I returned to competitive running almost a year after my children were born, and slowly began to rebuild my base.  I ran a 5K, then trained for another marathon.  I started to reap the benefits of good, consistent training, which encouraged me to keep at least a moderate amount of mileage up throughout the entire year.  I began to run more races, but still only a handful a year, with one or two of them being longer races.  In 2013, things began to pick up.  I ran two marathons and three halfs that year.  More notably, I crossed the 1000 mile mark for the first time ever, capping off the year with 1102 miles.  The intensity continued to increase in 2014.  I ran a total of 12 races last year, including my first ever Ragnar Relay, and my first ever ultra.  I finished 2014 with 1371 miles, which included a very light December with only 42 miles the entire month.  I was aiming to take a six week break after Philly, but I found myself feeling restless after a little more than a week away from running so I compromised by keeping my December runs short and easy.  That should have been a warning sign.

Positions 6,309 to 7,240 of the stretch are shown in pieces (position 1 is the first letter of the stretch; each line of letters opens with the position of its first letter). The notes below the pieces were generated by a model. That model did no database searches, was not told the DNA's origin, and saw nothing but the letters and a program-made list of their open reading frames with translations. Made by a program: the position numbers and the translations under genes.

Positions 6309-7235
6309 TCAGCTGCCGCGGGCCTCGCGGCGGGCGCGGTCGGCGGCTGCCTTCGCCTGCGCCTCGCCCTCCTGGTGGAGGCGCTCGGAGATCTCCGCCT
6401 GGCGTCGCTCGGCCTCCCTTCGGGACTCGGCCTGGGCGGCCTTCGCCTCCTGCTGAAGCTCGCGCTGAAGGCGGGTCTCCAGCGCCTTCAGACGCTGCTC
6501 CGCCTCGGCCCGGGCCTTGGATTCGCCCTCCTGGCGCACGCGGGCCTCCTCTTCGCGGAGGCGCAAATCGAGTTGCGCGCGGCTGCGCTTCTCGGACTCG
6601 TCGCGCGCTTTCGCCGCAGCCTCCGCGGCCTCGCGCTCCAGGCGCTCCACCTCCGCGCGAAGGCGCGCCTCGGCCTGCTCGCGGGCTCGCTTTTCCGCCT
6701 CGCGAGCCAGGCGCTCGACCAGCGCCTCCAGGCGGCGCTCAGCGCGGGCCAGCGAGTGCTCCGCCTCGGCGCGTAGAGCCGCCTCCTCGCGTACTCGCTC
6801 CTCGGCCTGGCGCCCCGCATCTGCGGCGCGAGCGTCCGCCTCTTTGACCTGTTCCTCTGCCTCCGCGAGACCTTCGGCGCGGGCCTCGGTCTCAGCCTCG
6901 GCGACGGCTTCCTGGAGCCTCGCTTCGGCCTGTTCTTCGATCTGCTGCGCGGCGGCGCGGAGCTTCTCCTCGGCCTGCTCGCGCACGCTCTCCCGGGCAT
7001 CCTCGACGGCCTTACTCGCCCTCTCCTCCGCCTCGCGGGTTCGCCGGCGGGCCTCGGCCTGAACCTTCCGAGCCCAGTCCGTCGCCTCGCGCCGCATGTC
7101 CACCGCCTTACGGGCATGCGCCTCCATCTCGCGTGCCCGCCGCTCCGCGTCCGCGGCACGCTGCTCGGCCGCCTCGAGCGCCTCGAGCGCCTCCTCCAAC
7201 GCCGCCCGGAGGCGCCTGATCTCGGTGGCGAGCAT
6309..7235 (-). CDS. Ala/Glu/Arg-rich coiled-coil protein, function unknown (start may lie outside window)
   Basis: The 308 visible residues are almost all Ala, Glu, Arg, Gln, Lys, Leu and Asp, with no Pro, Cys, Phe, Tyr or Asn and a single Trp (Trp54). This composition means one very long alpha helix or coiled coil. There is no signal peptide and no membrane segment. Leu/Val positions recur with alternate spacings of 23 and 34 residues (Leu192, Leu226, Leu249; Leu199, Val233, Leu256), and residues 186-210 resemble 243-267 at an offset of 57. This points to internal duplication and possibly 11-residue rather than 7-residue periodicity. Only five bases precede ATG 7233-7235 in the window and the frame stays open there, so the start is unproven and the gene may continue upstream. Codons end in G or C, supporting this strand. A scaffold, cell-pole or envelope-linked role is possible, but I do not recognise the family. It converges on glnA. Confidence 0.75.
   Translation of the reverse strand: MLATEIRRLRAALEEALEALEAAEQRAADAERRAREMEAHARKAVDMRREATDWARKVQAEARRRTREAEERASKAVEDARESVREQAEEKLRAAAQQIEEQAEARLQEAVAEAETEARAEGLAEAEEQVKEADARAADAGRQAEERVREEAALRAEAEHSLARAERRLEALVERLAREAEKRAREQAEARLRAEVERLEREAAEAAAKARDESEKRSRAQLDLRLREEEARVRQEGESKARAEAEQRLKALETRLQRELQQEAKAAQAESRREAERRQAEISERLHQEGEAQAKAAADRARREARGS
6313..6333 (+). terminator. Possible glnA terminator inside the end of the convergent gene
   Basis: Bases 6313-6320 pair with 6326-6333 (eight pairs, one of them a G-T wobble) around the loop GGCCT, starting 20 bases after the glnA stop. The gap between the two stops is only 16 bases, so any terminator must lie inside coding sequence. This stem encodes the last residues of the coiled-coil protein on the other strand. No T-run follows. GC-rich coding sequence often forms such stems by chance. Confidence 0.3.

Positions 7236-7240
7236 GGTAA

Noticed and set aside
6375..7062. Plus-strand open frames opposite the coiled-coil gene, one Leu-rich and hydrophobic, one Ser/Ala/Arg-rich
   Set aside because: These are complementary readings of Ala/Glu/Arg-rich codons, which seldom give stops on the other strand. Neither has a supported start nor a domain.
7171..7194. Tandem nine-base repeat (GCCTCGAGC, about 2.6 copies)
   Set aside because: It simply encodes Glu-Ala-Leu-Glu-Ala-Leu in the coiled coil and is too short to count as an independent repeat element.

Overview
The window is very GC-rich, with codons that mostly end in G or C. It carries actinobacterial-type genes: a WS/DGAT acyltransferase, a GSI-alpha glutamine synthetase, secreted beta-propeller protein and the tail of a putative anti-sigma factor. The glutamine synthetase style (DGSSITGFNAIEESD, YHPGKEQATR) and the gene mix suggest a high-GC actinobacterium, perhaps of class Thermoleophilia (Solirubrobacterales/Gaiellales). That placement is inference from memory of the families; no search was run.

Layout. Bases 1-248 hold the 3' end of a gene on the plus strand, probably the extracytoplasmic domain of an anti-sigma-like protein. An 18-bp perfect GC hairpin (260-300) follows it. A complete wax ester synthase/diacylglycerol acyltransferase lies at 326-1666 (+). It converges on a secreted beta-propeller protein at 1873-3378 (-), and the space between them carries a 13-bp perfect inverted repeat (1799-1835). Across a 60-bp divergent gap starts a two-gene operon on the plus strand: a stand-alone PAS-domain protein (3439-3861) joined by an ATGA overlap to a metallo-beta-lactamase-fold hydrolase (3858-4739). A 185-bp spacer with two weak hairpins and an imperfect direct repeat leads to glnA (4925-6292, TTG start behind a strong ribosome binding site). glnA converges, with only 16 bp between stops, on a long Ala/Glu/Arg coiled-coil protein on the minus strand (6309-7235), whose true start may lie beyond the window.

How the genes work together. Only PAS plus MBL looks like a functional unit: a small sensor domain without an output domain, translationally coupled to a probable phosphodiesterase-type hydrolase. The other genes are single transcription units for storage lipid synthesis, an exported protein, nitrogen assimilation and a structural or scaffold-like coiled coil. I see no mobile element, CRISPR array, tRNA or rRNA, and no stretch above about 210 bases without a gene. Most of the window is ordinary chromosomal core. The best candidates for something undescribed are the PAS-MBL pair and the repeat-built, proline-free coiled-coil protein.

I entered 2015 with fairly modest plans.  I knew I wanted to run a half in late spring.  I wanted another ultra attempt, since my first one last year was a fairly painful experience.  And I had thoughts of running another marathon, as my next full would be my 10th marathon overall.  In between, I figured I’d run a couple of 5ks and 10ks for fun.  I decided that Labor Pains, in early September, would be a good ultra choice.  From there, I committed to the Delaware Half Marathon in May, and the Marine Corps Marathon in late October.  Then things kind of fell apart.  When training for an ultra, the long runs tend to get really long.  Rather than run 30 miles on my own, I thought it made more sense to run an easy marathon as a training run, and then just tack on a few miles at the end.  I convinced my running partner to run the Maryland Trail Classic with me in August.  A few weeks later, she talked me into the 1/2 Sauer, 1/2 Kraut Marathon in June, again rationalizing that it was a cheap local race, and it would be more fun to run an easy marathon than to do 24 miles that day unsupported.  I signed up for the race.  In the meantime, a handful of shorter races showed up in April.  Almost everyone I knew was running the Hot Chocolate 15K, so I had to do that one.  Then my school decided to put on a 5K as a fundraiser, and of course it would be rude to skip that race when I run so many others.  Our family has developed a tradition of running The Color Run together every summer, but this year the race was moved to late April, so of course that one was added to the calendar as well.  Which brings us to yesterday, when my lovable, yet crazy running partner talked me into joining her for the Wineglass Marathon in early October.  I’m still not quite sure what reasons she gave me, and yet we both signed up.